In other words, Keri Russell is having a moment, and it’s been a long time coming.
It’s tempting to compare her career to Laura Dern’s, whose casting in 2017’s major HBO hit Big Little Lies propelled her to renewed stardom, dubbed the “Dern-aissance.” Except unlike Laura Dern, who kind of faded from Hollywood for several years before reappearing in 2011’s highly underrated HBO series Enlightened, Russell never really went anywhere. It’s just that we never noticed her.
Russell has always been kind of an underdog. Though she started acting at 15, Russell appearing (alongside Justin Timberlake, Ryan Gosling and Britney Spears) for a couple of seasons of The Mickey Mouse Club, the actress rose to fame playing Felicity Porter on J.J. Abrams’ and Matt Reeves WB series Felicity, a role for which she won a Golden Globe in 1999. (But her real headlines moment came when she cut her long hair short in the show’s second season.)
Felicity ran from 1998 to 2002, after which Russell continued to work. She teamed up with Abrams once more as Lindsey Farris in Mission Impossible III, guest-starred on Scrubs, and appeared on her own reality series, The Keri Kronicles, on MySpace.
She stuck around (in feature films like August Rush, and Waitress), but mostly flew under the radar — until The Americans, which premiered in January 2013. As Elizabeth Jennings, a Soviet agent posing as a suburban mom in 1980s Washington DC, Russell finally got her opportunity to shine, alongside co-star turned husband Matthew Rhys. People started realizing that Felicity could really act. And I mean really. The Americans required a chameleon star, who, like her character, could shed her own skin at will, disappearing into the various nuances and complexities of the role. That could range from having to make a supremely ridiculous wig look credible, to carrying moments relying entirely on eye contact, with little to no dialogue. Russell’s screen presence is magnetic from the very first scene, which shows her seducing a government official in a bar to gain access to information he has about a Soviet defector. She could be sultry and seductive, coldly furious, anxious, or passionate — often all at once. Her throbbing angry forehead vein alone deserves an Emmy nomination.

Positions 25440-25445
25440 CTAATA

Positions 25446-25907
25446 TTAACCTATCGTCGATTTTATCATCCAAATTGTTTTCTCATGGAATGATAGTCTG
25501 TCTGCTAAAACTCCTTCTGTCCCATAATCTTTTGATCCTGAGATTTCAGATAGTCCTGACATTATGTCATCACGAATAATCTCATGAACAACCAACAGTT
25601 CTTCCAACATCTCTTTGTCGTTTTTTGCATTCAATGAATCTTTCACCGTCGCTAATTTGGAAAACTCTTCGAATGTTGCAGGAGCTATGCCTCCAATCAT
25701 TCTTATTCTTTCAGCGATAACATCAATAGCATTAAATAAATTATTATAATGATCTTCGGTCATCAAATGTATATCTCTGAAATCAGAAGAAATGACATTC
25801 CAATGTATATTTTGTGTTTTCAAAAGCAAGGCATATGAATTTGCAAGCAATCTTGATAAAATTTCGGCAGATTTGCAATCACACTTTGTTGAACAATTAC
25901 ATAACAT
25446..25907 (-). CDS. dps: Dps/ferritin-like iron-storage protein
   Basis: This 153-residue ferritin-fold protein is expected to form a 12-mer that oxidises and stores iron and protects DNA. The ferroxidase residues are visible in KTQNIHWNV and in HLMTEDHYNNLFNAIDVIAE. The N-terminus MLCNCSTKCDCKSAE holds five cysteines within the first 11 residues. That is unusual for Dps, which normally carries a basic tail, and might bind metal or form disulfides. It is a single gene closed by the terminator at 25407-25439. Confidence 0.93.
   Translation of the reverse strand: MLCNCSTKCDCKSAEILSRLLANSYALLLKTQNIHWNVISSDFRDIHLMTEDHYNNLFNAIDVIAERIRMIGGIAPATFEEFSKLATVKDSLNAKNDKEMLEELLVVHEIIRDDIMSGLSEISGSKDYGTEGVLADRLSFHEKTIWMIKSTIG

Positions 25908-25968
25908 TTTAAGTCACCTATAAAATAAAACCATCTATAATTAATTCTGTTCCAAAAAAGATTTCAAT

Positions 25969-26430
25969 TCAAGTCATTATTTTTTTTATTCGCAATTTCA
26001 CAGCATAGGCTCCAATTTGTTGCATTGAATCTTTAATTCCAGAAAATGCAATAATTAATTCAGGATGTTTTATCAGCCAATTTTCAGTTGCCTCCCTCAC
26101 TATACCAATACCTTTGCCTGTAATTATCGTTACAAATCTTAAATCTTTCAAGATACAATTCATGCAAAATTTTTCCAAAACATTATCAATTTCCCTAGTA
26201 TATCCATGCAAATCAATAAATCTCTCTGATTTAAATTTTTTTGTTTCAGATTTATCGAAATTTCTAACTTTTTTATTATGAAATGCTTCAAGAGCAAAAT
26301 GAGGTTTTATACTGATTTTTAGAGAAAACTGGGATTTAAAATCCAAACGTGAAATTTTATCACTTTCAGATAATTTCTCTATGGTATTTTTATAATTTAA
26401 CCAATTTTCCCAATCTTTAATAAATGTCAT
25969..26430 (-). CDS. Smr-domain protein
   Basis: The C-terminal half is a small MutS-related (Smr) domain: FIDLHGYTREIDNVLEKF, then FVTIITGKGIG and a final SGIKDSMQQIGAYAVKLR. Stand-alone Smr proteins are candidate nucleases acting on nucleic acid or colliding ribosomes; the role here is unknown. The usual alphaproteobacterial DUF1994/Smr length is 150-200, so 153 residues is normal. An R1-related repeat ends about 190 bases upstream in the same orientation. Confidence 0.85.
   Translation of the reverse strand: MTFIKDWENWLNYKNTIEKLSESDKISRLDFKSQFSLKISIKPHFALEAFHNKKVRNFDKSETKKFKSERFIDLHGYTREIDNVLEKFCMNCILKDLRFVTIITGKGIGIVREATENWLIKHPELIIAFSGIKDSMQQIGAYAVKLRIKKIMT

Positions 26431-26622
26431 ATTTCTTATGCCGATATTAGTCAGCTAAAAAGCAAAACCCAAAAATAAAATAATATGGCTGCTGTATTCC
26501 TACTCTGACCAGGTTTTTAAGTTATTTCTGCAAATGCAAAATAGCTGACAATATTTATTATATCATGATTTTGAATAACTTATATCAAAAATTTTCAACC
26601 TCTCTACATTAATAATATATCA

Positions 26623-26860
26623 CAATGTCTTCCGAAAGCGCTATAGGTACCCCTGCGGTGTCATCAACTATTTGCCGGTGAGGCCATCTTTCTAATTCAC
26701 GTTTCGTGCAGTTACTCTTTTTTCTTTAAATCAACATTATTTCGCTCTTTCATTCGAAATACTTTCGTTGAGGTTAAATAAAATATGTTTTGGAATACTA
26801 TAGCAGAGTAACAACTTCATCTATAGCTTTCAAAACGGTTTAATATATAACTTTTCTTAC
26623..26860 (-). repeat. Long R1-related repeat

Even her off-screen promotion of the show was noteworthy, giving off major star charisma. Russell gives a great interview, and is as willing to speculate about Putin’s potential involvement in Philip and Elizabeth’s mission as she is to dish about Tom Cruise and Katie Holmes.
And yet still, it took a while for audiences to catch on. For years, The Americans was hailed as the best show on TV that nobody actually watched, snubbed for awards and healthy audience numbers.
But not anymore! Back in May, the nearly perfect series was capped off by a beautiful and moving finale, which means the show can live on undisturbed in the streaming heaven reserved for shows that didn’t crash and burn their landing (*cough* Dexter). Some have predicted it’ll be the next Sopranos, the kind of shows that generations discover and continue to watch long after it’s been off the air. (I’ll take this as an opportunity to reveal my secret identity as a recruiter for young Americans-fans in training. Take that, Paige Jennings!)
Revolutions usually take place when things have reached their lowest possible point, and I’m pretty sure the bleak prospect of a Russell-less future qualifies. Clearly, Hollywood is starting to catch on. Grab your scythes and hammers, comrades. Welcome to the Russell-ution!
P.S. Putting this out there into the universe: Big Little Lies season 3, with Keri as Nicole Kidman’s sister.